The Weekly Top 3 are the three most relevant news stories for the week that are related to phishing scams and activities reported in the media, security blogs and security magazines on the Internet. This week, we look at phishing activities related to Apple, Brunswick and a one dollar password sale.
A new phishing scam targeting Apple’s customers in the United Kingdom has surfaced early this week. The victims of this phishing scam stated that they were receiving texts from an unknown number claiming to be from “iSupport”. The phishing message warned their recipients that their iCloud accounts were deactivated. The message then requested that they clicked on the link in the message so as to reactivate the account. Once the victim clicked on the link, they were forwarded to a fake Apple login page that would ask them for their Apple ID and password. This page was used to steal the victim’s Apple ID credentials. Click on the link below to read more.
The Brunswick Corporation recently informed the public that they were a victim of an incident involving a phishing attack. As a result, the scammers were able to potentially obtain W-2 tax information of their current and previous employees. No further details were given about the phishing attack. However, Brunswick stated that they are offering credit monitoring and identity theft insurance to all persons affected by this incident. Click on the link below to read more.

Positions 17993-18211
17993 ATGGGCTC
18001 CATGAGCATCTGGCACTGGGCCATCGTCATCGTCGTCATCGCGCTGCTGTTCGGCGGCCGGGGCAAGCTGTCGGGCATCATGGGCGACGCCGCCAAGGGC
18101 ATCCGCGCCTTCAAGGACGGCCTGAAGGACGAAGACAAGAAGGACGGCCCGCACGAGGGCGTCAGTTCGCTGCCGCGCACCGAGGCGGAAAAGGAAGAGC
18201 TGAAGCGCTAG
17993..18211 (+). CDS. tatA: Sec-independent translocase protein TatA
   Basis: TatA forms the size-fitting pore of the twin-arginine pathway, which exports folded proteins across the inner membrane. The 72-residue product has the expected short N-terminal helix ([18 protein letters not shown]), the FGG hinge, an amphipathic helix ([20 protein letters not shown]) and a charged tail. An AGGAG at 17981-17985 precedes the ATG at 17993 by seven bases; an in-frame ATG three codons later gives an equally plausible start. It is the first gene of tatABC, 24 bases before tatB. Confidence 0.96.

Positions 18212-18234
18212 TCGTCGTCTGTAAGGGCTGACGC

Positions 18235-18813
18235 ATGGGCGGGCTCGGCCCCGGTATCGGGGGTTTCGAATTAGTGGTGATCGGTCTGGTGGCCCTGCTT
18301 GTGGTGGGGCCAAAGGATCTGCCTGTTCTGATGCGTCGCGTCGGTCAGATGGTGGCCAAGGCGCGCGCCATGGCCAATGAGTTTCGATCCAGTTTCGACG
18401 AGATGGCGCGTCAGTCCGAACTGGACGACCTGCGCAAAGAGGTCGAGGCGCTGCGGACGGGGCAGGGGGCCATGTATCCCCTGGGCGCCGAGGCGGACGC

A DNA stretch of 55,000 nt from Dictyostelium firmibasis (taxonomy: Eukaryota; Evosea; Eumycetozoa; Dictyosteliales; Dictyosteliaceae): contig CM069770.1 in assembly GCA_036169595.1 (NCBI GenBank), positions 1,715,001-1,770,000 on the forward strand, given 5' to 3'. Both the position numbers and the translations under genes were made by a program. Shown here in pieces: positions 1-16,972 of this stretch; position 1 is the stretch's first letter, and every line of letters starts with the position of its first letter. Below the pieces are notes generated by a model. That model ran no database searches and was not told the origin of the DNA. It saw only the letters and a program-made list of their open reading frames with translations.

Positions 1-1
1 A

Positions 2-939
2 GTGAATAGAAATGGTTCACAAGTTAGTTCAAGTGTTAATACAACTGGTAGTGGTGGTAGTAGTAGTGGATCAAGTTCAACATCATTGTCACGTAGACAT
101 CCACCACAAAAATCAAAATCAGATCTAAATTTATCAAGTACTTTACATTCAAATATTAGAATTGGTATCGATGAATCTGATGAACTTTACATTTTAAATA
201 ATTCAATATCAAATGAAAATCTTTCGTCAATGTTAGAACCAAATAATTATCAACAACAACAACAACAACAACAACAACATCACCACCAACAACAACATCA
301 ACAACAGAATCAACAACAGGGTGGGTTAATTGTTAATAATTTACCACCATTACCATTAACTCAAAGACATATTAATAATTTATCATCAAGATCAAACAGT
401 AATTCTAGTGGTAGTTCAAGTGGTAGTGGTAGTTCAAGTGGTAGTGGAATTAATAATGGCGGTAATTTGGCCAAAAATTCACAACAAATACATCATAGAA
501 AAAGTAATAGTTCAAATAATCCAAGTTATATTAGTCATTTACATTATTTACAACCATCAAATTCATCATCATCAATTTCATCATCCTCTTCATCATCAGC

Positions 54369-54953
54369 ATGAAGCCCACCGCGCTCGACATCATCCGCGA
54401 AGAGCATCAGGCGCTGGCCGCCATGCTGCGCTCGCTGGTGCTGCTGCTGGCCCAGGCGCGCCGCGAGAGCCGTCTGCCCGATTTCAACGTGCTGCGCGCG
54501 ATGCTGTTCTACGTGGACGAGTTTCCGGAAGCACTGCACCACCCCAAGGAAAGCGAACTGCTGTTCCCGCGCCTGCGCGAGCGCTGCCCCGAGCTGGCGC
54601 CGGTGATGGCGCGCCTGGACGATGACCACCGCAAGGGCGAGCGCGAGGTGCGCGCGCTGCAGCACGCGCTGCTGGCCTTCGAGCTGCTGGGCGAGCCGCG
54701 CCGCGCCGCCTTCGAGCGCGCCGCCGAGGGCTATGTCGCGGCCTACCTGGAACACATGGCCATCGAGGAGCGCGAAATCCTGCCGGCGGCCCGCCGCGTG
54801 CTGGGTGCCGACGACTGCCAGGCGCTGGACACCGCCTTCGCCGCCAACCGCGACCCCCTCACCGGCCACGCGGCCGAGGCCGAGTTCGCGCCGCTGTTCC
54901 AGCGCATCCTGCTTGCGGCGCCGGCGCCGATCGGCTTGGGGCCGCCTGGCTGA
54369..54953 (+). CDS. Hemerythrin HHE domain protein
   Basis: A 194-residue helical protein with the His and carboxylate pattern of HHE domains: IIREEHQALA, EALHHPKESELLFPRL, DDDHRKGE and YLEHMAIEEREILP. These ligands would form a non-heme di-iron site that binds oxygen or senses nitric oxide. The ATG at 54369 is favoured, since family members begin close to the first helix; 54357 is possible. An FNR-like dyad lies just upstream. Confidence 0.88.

Security researchers from Hold Security recently discovered hacker on a Russian forum attempting to sell a trove of over 1.17 billion stolen e-mail credential records. Strangely enough, the hacker only wanted 50 roubles (i.e. less than USD $1.00) for the entire database. The security firm was able to trade favors with the hacker in order to obtain the records, which were analyzed by the firm. The analysis of these records showed that the majority of them came from Mail.ru accounts, while the rest came from Gmail, Microsoft and Yahoo. German and Chinese e-mail provider accounts were also found in the records. The stolen credentials can be used to execute phishing campaigns on the affected users, which can include account take-over and inbox reconnaissance. Click on the link below to read more.